could choose to take the -- to hold the case until they have decided these
other issues.

We`ll find out whether or not they denied the case on Monday most
likely when the court lists its other orders.

WAGNER: Steve, I want to play a little bit of sound. George Takei
was on the show last night, and he was offering his defense of marriage
equality. Let`s take a listen to that.

(BEGIN VIDEO CLIP)

GEORGE TAKEI, ACTOR: The core value of marriage is two people who
love each other and who are committed to each other.

You want security for your spouse, whatever may happen. And our laws
do not provide that. In the case of homophobia, we are literally members
of the family. We are sons and daughters of heterosexual parents. We are
brothers and sisters. We are literally kin, blood kin.

And yet, we deny the LGBT member of the family the same legal
protections and rights that they enjoy. It`s irrational.

(END VIDEO CLIP)

WAGNER: Steve, we -- you know, this has been called a guy rights
issue, but really, it is a civil rights issue. And when you hear an
argument, an eloquent argument like that from George Takei, it is -- it
underscores the fact that this is an irrational argument, and it`s almost
sort of an inevitable, it`s the inevitable course for the United States.

I wonder what you make of House Republicans who have tried to stand in
the way of marriage equality. Do they have a platform to stand on if the
Supreme Court decides to -- given the fact that the Supreme Court has
decided to take up Prop 8 and DOMA.

ELMENDORF: Well, I think it`s very clear from the results of this
election that the Republican Party, if they`re going to succeed long-term,
if they`re going get back in the presidential election game, is going to
have to change their position on gay marriage. You know, younger people in
particular are just -- it`s inevitable. They`re moving more and more
towards this.

And, you know, if you listen to Ted Olson, who is a deeply
conservative Republican, who was Ronald Reagan`s solicitor general, you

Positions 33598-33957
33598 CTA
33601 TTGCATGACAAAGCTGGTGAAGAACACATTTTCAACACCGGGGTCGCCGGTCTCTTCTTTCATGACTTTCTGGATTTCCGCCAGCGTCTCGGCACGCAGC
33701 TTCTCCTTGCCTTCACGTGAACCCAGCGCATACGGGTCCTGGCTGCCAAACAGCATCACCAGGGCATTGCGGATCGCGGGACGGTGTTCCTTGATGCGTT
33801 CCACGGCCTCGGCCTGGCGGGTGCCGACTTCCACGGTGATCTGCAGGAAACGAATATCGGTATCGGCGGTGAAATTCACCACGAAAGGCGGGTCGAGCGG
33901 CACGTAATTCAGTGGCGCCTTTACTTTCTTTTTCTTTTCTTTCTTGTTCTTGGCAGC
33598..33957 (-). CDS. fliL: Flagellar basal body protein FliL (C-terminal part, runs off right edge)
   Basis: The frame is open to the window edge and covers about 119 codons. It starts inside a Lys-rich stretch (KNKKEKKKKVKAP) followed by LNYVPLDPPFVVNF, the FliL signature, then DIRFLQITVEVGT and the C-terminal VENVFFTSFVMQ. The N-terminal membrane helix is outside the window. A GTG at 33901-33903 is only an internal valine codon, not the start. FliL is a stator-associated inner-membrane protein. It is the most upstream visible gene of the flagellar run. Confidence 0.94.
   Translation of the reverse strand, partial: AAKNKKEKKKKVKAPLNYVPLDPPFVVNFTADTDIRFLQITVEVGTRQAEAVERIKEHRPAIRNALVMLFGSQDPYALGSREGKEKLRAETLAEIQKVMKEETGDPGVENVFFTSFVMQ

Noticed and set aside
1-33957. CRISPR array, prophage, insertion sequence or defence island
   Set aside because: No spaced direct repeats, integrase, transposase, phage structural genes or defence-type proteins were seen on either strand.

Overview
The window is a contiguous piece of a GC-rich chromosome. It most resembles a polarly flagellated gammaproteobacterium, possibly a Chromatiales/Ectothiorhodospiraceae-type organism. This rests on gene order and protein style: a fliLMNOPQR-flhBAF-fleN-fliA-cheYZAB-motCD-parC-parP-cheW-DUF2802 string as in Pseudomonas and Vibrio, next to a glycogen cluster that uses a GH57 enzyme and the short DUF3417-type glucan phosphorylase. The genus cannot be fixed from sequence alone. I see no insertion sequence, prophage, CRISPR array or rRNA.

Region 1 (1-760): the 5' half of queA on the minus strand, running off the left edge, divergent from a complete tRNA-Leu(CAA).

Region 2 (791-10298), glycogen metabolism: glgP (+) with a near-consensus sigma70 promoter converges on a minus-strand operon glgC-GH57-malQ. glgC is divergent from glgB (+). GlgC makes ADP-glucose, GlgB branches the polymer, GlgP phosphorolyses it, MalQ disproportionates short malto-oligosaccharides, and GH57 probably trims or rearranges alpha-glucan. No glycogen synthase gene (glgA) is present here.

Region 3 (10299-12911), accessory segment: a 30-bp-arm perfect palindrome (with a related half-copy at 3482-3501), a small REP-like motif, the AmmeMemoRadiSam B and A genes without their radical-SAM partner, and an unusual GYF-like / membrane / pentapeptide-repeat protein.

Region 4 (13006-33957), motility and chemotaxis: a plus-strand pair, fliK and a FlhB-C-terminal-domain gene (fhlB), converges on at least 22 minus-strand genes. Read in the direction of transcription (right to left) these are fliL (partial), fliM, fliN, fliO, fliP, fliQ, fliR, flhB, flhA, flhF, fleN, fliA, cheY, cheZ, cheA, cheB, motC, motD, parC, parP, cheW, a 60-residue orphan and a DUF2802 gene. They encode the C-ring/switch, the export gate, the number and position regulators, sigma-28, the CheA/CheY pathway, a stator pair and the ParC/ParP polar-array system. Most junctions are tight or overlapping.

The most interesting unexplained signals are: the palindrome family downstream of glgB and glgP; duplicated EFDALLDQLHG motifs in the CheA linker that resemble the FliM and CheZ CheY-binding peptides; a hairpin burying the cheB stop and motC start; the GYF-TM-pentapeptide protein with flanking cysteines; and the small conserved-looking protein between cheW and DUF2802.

listen to him talk about this issue, and he is going to be one of the
people arguing the case, there is a deeply conservative position to be
taken here that two people who love each other, who want to spend their
life together ought to have -- no matter what their sexuality -- ought to
have the same rights as two heterosexual people that want to live together.

And that`s just a basic fairness. And, you know, conservative
Republicans should be for two people who love each other. It`s family
values that two people who love each other want to be together.

WAGNER: Indeed. It is family values indeed.

Steve Elmendorf and Chris Geidner, thanks a lot.

ELMENDORF: Thank you.

WAGNER: Coming up, from now on, Jim DeMint won`t just be pushing the
fringe of the Senate to the fringe right. He is going to be pushing his
whole party.

And Chris Christie goes to Washington to ask for government help while
vetoing his own state`s moves to support health care reform.

(COMMERCIAL BREAK)

WAGNER: Chris Christie goes to Washington to ask for government help
on the same day he shuns Washington health care reform.

And Ann Coulter blames one man for making the war on women a real
problem for Republicans. You could say he made it legitimate.

And next, South Carolina Governor Nikki Haley has decided whether or
not Stephen Colbert should replace Senator Jim DeMint, and also whether
Nikki Haley should replace Senator Jim DeMint.

(COMMERCIAL BREAK)

(BEGIN VIDEO CLIP)

STEPHEN COLBERT, "THE COLBERT REPORT": The decision on who will
replace DeMint falls on South Carolina governor and friend of the show
Nikki Haley. But who will she pick?

Let`s see. You want somebody young, somebody conservative, somebody
from South Carolina, maybe somebody who had a super PAC. Wait a second. I
know when I look at the U.S. Senate, I say to myself, you know what they
could use? Another white guy.

(END VIDEO CLIP)

WAGNER: In the Spotlight tonight, how Jim DeMint`s departure will
hurt the Republican party. Governor Nikki Haley writes on her Facebook
wall that she will not appoint Stephen Colbert to South Carolina`s vacant
Senate seat. "Stephen, thank you for your interest, but you forget one
thing, my friend. You didn`t know our state drink. Big, big mistake."

(BEGIN VIDEO CLIP)

GOV. NIKKI HALEY (R), SOUTH CAROLINA: What`s the state drink?

(LAUGHTER)

COLBERT: There is a state drink?

HALEY: It`s milk.

(LAUGHTER)

(END VIDEO CLIP)

WAGNER: Haley also writes on her Facebook wall, I will make this
decision quickly. Number one, I will not take the appointment myself.
Number two, I will appoint a person who has the same philosophy of
government that Jim DeMint and I share.

Here is what Senator DeMint and the current Heritage Foundation
president told Rush Limbaugh yesterday.

(BEGIN VIDEO CLIP)

RUSH LIMBAUGH, RADIO TALK SHOW HOST: Well, I guess safe to say
Boehner is not forcing either of you guys out, right?

UNIDENTIFIED MALE: That`s pretty true.

SEN. JIM DEMINT (R), SOUTH CAROLINA: It might work a little bit the
other way, Rush.

(END VIDEO CLIP)

WAGNER: Joining me now, MSNBC`s Ari Melber and "the Huffington
Post`s" Ryan Grim. Ryan, you can`t -- these guys can`t just go quietly
into the night. There has to be a little zinger, a little fork in the eye
to John Boehner no the out.